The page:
UK Politics

HS2 legislation outlined in Queen's Speech

HS2 train mock-up image
Image caption The first trains are expected to run on the HS2 line in 2026

Legislation paving the way for development of the HS2 train line has been announced in the Queen's Speech.

A bill would grant parliamentary permission to build phase one of the £16.3bn line from London to Birmingham and the powers to operate it.

Construction on the high speed project, opposed by some residents' groups and councils, is set to begin in 2016/17.

Another bill sets up the financial powers to proceed with a second phase, taking HS2 to Leeds and Manchester.

The High Speed Rail (Preparation) Bill would allow expenditure on construction and design on the HS2 project "quicker than otherwise possible".

It aims to provide the Parliamentary authority for ecological surveys and other preparatory work to take place and to pay compensation to property owners along the route.

The bill would also allow funding to be made available for the early design stages of the Y-shaped route to Manchester via Crewe and to Leeds, via the East Midlands and Sheffield, at a cost of £16.7bn.

But further laws will need to be passed before construction on phase two of the line, scheduled to be completed in 2032-2033, can take place.

The government needs to pass the Preparation Bill before the HS2 Hybrid Bill to build and construct the line, which also includes powers to make compulsory purchases of land.

This Preparation Bill, which will apply to England, Scotland and Wales, also allows for "preparatory work for future phases of a high speed rail network at the appropriate time".

The Queen told MPs and peer the HS2 project would provide "further opportunities for economic growth in many of Britain's cities".

It is hoped the first trains will run on the HS2 line around 2026.

The Department for Transport says phase one will cut London to Birmingham travel to 49 minutes, from the current one hour and 24 minutes.

The HS2 phase two would virtually halve journey times between Birmingham and Manchester - to 41 minutes - and between London and Manchester from two hours and eight minutes to one hour and eight minutes.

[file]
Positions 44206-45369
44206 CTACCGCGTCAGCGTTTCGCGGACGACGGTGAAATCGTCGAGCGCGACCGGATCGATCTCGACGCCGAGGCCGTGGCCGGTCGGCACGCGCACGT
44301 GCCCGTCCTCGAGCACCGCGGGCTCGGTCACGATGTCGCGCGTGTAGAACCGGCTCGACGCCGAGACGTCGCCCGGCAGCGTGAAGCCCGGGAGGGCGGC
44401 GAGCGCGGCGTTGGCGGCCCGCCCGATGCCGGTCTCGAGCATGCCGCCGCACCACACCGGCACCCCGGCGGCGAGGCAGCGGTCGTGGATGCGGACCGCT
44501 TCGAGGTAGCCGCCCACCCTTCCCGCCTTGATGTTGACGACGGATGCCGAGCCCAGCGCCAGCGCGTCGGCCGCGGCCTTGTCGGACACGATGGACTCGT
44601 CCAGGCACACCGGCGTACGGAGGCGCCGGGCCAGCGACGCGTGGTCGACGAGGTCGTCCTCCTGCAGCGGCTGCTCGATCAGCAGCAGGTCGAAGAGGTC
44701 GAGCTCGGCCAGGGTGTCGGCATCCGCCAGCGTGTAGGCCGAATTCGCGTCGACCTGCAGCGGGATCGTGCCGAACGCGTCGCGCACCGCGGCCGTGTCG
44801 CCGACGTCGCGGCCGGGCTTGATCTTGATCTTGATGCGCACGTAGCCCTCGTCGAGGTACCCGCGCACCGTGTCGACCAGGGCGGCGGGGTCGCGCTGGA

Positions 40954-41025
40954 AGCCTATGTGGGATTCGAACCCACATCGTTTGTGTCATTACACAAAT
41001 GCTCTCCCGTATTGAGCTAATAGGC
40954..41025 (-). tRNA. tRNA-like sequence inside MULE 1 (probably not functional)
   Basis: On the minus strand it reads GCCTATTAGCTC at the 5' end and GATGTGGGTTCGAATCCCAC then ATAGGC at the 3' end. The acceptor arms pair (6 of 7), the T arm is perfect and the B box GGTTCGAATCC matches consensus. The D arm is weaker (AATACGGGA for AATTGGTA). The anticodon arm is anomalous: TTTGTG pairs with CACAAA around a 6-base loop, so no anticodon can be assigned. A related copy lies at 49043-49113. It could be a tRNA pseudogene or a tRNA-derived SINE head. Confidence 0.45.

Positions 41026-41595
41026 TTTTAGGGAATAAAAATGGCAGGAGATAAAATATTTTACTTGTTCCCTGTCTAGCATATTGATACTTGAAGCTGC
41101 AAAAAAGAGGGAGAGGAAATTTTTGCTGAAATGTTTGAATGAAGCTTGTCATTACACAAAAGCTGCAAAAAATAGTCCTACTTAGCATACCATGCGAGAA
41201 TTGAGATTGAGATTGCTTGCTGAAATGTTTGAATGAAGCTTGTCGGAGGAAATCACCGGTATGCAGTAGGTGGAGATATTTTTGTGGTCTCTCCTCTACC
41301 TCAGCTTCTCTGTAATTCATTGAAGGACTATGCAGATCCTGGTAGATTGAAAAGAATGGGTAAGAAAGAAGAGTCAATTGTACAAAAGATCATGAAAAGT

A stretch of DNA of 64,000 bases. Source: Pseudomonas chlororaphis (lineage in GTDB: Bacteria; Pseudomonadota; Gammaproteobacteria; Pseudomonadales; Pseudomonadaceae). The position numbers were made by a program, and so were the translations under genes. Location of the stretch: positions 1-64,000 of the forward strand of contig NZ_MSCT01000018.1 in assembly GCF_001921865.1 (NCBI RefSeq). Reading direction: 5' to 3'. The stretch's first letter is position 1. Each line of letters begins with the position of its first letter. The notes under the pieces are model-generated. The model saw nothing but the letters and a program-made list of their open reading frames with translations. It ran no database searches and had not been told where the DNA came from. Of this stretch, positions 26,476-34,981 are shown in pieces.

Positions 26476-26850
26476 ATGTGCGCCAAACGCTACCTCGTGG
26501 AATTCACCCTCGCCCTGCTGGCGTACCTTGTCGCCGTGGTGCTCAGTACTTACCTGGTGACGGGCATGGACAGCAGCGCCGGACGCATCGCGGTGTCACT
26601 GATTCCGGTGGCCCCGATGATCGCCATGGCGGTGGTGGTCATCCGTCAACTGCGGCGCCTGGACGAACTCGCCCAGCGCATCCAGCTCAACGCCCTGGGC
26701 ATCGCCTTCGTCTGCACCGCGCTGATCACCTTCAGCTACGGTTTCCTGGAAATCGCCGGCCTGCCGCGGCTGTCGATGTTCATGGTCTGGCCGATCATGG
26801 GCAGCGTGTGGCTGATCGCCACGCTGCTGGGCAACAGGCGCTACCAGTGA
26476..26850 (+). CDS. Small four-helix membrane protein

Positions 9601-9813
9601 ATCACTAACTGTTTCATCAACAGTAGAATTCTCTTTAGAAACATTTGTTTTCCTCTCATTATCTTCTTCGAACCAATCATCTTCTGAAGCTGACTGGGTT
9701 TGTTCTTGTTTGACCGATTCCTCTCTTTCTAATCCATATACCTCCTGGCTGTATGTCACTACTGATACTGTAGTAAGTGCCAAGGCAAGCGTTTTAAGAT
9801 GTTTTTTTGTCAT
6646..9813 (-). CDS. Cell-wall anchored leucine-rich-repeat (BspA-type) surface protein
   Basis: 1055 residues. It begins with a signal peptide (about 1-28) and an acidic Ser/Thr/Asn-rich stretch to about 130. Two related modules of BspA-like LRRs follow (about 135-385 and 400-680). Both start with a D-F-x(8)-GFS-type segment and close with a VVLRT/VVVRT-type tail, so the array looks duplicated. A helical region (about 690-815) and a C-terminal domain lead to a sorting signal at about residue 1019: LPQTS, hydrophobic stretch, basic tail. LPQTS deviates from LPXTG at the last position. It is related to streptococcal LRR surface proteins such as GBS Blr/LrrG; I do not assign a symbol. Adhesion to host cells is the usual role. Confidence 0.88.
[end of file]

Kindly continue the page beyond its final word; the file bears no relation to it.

Speeds of up to 250mph on HS2 would reduce a Birmingham to Leeds journey from two hours to 57 minutes.

'Vanity project'

Supporters of HS2 says it holds massive future benefits for the economy and would cut emissions from air travel.

Critics - many in traditional Tory-voting areas - argue that HS2's predicted economic benefits have been overestimated by the government, and suggest swathes of picturesque countryside would be blighted by the railway.

More than 70 groups oppose HS2. Eighteen councils along the route which are against the scheme, known as the 51m group, say that taxpayers cannot afford the line and it will increase greenhouse gas emissions.

But Michael Roberts, chief executive of the Association of Train Operating Companies, said: "This commitment is the next important step in securing a modern high-speed rail network linking the north and south of Britain which will unlock significant economic and environmental benefits."

He said the legislation was "good news for both passengers and the economy and " key to providing the extra capacity today's booming rail industry will need in the years ahead".

Institution of Civil Engineers director general Nick Baveystock said the plan "presents an opportunity to bring about a real step-change in rail capacity and help regenerate and boost the economies of our city regions".

Matthew Sinclair, chief executive of the TaxPayers' Alliance, which campaigns for lower taxes, said HS2 was a "great vanity project... poor value compared to more affordable alternatives, but there is still time to reconsider that white elephant".

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